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That’s a good start, but more work is needed.

Related: India should heed a teenager’s historic fight for lifesaving tuberculosis treatment

The Lancet Commission on tuberculosis, which was established in 2017, has highlighted five priorities for the international community to accelerate progress against TB:

  • ensure that all individuals receiving care for TB are provided high-quality rapid diagnostics and treatment wherever they seek care
  • reach people and populations at high risk for TB (such as close contacts of people with active TB, and individuals with HIV, who are at high risk for developing TB) and bring them into care, both to find and treat previously undiagnosed cases and to prevent infection in those at high risk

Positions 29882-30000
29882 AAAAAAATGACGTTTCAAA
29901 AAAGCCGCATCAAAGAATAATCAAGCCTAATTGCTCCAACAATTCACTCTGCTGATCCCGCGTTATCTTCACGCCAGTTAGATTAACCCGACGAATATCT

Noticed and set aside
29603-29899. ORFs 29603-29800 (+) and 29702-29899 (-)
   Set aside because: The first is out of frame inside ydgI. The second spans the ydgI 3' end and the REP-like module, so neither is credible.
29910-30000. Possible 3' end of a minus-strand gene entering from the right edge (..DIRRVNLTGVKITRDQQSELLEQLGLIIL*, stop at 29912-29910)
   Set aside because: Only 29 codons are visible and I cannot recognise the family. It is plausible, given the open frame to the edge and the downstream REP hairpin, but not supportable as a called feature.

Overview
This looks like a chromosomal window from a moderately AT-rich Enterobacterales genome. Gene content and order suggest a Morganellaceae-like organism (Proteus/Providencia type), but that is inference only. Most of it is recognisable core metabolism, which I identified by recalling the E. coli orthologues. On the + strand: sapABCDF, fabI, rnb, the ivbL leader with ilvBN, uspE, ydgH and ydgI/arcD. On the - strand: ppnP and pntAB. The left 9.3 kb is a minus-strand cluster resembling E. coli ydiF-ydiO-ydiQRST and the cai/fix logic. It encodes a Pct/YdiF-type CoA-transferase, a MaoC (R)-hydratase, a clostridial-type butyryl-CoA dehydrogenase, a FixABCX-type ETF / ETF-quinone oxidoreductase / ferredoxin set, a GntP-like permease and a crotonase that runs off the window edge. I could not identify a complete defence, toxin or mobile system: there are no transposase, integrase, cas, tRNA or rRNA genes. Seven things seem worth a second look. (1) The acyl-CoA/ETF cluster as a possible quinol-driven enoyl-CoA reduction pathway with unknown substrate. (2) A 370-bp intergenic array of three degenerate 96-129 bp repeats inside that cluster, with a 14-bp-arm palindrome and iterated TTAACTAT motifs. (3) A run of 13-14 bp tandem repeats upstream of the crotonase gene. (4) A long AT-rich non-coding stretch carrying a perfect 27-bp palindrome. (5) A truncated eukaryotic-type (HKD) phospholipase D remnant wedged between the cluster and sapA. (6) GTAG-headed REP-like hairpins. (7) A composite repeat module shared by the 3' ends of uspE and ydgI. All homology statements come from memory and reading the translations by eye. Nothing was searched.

• increase investment to accelerate TB research and development and quickly bring transformative diagnostics, therapeutic strategies, and vaccines into clinical practice
  • make investment in TB programs a shared responsibility among donor countries and low and mid-income countries with high TB burdens by increasing TB-specific development assistance according to the individual financial needs of low- and middle-income countries
  • hold countries and stakeholders accountable for progress made toward ending TB.